Tag Archives: nature

Critical Reflections on Ownership (M. Warnock)

Author(s)

Mary Warnock

Keywords

ownership, gardens, Locke, Hume, philosophy, private ownership, common ownership, property, responsibility, global environmental degradation, Romantic Movement, nature

Abstract

In this thought provoking work, Mary Warnock explores what it is to own things, and the differences in our attitude to what we own and what we do not. Starting from the philosophical standpoints of Locke and Hume, the ownership of gardens is presented as a prime example, exploring both private and common ownership, historically and autobiographically. The author concludes that, besides pleasure and pride, ownership brings a sense of responsibility for what is owned and a fundamental question is brought to light: can we feel the same responsibility for what we do not, and never can, own? Applying this question to the natural world and the planet as a whole, a realistic and gradualist perspective is offered on confronting global environmental degradation. Critical Reflections on Ownership examines the effect of the Romantic Movement on our attitudes to nature and is a salient commentary on the history of ideas.

Citation

Warnock, Mary (2015) Critical Reflections on Ownership. Cheltenham: Elgar

Paper

Critical Reflections on Ownership

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Community stewardship: the foundation of biocultural rights (Bavikatte and Bennett)

Author(s)

Kabir Sanjay Bavikatte and Tom Bennett

Keywords

Biocultural rights, stewardship, property, environment, law, nature, indigenous people, customary law, commodity, post-development, political ecology, commons, Convention on Biological Diversity, Nagoya Protocol, traditional resource rights

Abstract

The term ‘biocultural rights’ denotes a community’s long established right, in accordance with its customary laws, to steward its lands, waters and resources. Such rights are being increasingly recognized in international environmental law. Biocultural rights are not simply claims to property, in the typical market sense of property being a universally commensurable, commodifiable and alienable resource; rather, as will be apparent from the discussion offered here, biocultural rights are collective rights of communities to carry out traditional stewardship roles vis-à-vis Nature, as conceived of by indigenous ontologies.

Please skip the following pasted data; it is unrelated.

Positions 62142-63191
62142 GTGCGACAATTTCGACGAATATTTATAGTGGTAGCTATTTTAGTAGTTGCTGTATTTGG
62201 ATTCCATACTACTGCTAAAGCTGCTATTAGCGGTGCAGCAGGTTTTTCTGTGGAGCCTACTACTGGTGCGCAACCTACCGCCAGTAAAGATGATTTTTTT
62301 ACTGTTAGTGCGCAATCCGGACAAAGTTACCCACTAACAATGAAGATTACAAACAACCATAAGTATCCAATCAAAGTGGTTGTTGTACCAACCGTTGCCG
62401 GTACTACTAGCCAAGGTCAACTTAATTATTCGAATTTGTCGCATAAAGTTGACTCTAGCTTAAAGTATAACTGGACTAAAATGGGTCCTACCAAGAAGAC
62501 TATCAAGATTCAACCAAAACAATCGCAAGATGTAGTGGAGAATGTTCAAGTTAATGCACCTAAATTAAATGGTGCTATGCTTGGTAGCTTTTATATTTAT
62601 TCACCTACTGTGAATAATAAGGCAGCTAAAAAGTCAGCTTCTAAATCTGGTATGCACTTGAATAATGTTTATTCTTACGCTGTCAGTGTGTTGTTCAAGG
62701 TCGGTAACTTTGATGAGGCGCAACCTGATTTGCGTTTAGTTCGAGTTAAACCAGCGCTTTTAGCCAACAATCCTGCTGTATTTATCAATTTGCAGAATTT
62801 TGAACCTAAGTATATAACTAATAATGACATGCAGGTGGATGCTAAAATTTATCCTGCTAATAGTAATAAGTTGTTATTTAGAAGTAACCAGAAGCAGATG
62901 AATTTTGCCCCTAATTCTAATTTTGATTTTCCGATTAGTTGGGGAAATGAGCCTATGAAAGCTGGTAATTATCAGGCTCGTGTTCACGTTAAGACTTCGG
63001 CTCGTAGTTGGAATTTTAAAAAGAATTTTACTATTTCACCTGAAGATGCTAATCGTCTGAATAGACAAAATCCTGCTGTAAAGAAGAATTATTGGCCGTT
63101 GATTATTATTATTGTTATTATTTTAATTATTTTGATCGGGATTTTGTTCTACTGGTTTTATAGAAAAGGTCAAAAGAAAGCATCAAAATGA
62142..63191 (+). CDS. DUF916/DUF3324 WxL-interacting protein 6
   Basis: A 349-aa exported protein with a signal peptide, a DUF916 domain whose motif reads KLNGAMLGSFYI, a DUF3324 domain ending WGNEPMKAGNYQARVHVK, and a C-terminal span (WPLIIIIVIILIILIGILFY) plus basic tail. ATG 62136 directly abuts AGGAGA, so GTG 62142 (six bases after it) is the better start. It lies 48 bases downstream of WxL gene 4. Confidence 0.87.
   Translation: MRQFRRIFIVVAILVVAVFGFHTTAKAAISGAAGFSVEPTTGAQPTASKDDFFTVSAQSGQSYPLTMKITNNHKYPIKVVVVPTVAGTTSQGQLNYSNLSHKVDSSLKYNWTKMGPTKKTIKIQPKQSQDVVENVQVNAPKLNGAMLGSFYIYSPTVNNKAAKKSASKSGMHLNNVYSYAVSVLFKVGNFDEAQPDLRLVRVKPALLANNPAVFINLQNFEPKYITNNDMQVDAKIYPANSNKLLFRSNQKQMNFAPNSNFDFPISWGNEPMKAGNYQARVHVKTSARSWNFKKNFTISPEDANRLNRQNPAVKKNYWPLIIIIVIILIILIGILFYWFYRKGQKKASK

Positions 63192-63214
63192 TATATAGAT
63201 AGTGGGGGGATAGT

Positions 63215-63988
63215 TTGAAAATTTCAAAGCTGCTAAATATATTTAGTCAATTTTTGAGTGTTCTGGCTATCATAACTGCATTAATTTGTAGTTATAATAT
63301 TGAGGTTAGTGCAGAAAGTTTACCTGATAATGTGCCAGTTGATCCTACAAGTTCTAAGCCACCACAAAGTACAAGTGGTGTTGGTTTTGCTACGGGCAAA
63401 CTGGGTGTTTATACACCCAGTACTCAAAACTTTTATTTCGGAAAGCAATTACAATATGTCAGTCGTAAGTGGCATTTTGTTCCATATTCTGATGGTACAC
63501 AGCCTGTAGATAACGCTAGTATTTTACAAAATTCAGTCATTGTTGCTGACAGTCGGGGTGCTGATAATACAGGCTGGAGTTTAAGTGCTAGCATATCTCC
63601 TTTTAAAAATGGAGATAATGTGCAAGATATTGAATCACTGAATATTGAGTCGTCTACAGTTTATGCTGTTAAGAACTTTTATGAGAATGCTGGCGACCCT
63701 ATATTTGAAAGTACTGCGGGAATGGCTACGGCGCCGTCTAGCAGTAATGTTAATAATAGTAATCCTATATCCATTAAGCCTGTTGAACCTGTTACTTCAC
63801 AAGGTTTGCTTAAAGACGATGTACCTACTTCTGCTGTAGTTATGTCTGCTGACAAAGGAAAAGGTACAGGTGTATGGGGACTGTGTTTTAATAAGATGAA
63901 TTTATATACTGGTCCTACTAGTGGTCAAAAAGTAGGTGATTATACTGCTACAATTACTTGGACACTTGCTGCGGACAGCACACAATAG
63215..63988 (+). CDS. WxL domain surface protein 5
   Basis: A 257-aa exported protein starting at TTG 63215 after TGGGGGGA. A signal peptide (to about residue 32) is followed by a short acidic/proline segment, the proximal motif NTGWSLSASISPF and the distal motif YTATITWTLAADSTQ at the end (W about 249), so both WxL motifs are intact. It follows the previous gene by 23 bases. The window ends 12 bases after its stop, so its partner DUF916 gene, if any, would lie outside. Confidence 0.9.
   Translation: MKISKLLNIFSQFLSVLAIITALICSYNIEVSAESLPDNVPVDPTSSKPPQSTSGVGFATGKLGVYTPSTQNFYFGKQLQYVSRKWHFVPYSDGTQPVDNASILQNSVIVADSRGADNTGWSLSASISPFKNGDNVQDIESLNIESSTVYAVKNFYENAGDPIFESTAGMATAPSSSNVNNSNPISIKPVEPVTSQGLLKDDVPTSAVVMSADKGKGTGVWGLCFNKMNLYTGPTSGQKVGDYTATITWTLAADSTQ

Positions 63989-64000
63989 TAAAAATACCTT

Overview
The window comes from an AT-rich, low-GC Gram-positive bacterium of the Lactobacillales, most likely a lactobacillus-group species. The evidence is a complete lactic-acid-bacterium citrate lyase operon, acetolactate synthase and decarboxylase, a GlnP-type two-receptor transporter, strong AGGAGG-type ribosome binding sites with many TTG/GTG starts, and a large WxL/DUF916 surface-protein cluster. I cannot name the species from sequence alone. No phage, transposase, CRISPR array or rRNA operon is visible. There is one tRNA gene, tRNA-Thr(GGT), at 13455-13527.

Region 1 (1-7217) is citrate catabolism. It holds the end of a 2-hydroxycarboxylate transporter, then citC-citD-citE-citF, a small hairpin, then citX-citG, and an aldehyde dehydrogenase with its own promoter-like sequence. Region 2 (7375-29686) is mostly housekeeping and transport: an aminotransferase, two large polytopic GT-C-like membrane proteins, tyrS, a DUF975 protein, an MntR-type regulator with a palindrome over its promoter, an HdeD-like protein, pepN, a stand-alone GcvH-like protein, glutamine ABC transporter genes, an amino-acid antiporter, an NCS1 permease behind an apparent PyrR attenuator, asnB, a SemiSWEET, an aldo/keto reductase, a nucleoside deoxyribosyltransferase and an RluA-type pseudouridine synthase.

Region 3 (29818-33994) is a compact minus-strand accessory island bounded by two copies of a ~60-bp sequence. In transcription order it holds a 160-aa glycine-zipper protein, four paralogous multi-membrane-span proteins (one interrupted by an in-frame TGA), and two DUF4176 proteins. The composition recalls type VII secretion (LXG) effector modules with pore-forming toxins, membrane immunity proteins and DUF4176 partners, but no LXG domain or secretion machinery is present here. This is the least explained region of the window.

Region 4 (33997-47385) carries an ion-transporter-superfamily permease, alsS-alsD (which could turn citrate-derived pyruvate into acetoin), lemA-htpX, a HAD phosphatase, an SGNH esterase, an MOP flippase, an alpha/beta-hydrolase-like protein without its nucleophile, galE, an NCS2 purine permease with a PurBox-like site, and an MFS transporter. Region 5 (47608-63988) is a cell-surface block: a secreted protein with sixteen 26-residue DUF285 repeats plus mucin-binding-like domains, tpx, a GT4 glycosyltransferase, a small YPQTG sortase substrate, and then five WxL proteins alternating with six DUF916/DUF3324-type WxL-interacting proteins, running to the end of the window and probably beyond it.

Citation

2015 1 Journal of Human Rights and the Environment 7-29

Paper

Community stewardship: The foundation of biocultural rights

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Giving Nature Constitutional Protection: A Less Anthropocentric Interpretation of Environmental Rights (J. J. Bruckerhoff)

Author(s)

Joshua J. Bruckerhoff

Keywords

nature, anthropocentricism, constitutional rights, environmental rights, environmental health, environmental protection, biodiversity, jurisprudence

Abstract

Is it possible to use constitutional rights to protect the intrinsic value of nature? This question should seem somewhat paradoxical. Constitutional rights are, by their very nature, anthropocentric-they confer a right to people and to people only.1 This Note argues, nonetheless, that it is possible to use constitutional environmental rights to defend nature from environmental harm. Many countries (and some U.S. states) purport to grant their citizens a constitutional “right” to a healthy environment.2 These constitutional environmental rights remain largely untested in the courts;3 however, when they have been invoked, most courts have construed the right very narrowly. The courts hold that the right to a healthy environment only restricts state action that is likely to cause environmental harm that creates a signiflcant threat to human health, such as pollution.4

This current understanding and enforcement of environmental rights is flawed because it is too anthropocentric.  A right to a healthy environment should actually guarantee a healthy environment, not just an environment that satisfies minimal health standards for humans. This Note argues why environmental rights should protect nature’s biodiversity and how this goal can be accomplished within a workable constitutional-rights framework.

Scientists warn that human activities are threatening the survival of the world’s plant and animal life.5 Moreover, mounting evidence illustrates the importance of protecting nature’s biological diversity, or biodiversity.6 This evidence shows that biodiversity is critical to both overall environmental health and human well-being. Incorporating biodiversity protection into constitutional environmental rights will ensure that the rights will actually guarantee a truly healthy environment for present and future generations.7